Go to Contents Go to Navigation

N. Korea, China showing signs of mending fences

All News 09:58 October 02, 2016

BEIJING, Oct. 2 (Yonhap) -- North Korea and China are showing signs they are trying to improve bilateral relations that have cooled following Pyongyang's fifth nuclear test last month, diplomatic sources said Sunday.

Observers said senior officials from the two countries took part to mark National Day that celebrates the founding of the People's Republic of China on Oct. 1, 1949.

The top envoys of the two countries took part in the celebratory events that took place in Pyongyang and Beijing, observers in the Chinese capital said. China's media outlets also said that there were unusually two events to mark National Day, a clear sign that the reclusive country wants to improve ties with its main ally

"In one event held late last week over 100 people representing the North's ruling party, government and military were present, as well as China's ambassador to North Korea," Xinhua News Agency said.

Media reports said that both the North Korea and Chinese envoys stressed the importance of strong traditional ties and praised the other side for achieving social and economic progress.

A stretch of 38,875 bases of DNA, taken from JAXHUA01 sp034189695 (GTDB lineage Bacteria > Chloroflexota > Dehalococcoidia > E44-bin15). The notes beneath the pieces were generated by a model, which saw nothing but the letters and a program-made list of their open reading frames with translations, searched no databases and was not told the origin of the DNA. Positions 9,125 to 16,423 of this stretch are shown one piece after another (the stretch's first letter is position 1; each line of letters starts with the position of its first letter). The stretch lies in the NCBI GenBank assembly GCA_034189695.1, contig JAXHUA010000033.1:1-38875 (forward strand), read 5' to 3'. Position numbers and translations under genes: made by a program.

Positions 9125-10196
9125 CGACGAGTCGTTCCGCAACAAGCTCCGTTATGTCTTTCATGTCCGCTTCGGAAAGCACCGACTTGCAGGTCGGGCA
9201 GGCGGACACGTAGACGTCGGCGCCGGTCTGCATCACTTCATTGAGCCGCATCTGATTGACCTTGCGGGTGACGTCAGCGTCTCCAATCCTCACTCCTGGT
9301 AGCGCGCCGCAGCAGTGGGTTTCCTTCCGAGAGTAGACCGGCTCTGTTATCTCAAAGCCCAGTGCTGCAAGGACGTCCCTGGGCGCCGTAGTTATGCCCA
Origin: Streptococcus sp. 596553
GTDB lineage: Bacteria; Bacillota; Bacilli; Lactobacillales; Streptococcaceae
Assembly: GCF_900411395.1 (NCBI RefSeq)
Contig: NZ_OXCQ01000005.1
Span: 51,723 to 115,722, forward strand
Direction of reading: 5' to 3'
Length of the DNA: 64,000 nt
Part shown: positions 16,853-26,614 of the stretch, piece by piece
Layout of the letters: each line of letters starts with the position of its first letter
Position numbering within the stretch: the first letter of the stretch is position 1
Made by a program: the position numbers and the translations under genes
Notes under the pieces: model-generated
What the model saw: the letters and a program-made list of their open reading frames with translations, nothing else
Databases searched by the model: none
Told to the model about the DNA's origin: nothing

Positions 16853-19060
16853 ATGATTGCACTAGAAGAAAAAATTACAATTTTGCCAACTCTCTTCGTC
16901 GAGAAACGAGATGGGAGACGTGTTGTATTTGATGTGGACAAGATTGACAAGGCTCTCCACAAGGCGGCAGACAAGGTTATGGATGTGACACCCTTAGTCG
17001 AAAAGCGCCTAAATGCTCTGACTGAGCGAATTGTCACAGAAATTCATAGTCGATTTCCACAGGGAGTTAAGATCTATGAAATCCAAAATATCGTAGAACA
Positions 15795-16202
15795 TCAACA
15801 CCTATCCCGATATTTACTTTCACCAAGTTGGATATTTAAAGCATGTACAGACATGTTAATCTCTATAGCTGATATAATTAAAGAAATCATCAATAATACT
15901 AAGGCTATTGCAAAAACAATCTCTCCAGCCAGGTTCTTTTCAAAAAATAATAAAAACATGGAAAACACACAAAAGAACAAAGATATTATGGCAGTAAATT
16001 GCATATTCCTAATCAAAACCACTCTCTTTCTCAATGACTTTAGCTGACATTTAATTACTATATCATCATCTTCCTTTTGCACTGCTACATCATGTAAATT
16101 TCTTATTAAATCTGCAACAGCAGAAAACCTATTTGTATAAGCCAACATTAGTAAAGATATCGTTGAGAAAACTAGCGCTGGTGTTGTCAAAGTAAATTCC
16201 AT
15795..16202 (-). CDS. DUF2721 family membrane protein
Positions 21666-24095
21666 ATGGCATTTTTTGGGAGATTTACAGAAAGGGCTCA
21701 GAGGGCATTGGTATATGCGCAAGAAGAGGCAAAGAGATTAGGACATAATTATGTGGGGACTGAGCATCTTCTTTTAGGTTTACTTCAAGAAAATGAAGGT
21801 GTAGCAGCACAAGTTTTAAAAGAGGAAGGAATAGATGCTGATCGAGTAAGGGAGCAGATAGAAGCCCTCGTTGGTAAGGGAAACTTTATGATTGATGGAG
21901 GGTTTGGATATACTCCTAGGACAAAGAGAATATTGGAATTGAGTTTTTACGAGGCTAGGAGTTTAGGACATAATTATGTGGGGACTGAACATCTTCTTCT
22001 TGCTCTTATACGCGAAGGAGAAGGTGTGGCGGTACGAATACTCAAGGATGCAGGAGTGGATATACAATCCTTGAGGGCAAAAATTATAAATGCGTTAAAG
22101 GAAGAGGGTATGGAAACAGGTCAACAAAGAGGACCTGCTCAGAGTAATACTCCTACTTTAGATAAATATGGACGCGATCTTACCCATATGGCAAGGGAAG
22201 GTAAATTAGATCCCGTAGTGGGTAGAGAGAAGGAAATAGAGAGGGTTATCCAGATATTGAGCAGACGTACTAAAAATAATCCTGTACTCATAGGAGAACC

In particular, Li Jinjun, Beijing's top diplomat to the North, congratulated the communist partner, claiming that the country led by Kim Jong-un has made satisfactory progress in various fields, and that China praises the positive changes made so far. He then said by further strengthening ties, the two sides can work together to promote peace and security not only on the Korean Peninsula but in the rest of the world as well.

The action taken by the neighbors, which have gone through rocky patches ever since the North openly pursued its own nuclear program, comes as the global community and the United Nations is considering slapping more stringent sanctions on the North for its Sept. 9 nuclear test, and threat to pre-emptively strike South Korea and the United States with nukes.

Observers have hinted that Beijing may be highlighting that it can reforge strong ties with the North as a counterbalance against Seoul's move to set up an advanced U.S. antimissile shield on its soil, which it sees as conflicting with its core national interest.

Closer ties between Beijing and Pyongyang can additionally impede efforts for stronger sanctions against the North at the United Nations Security Council since China can exercise its veto power and block any attempt to seriously hurt Pyongyang.


Send Feedback
How can we improve?
Thanks for your feedback!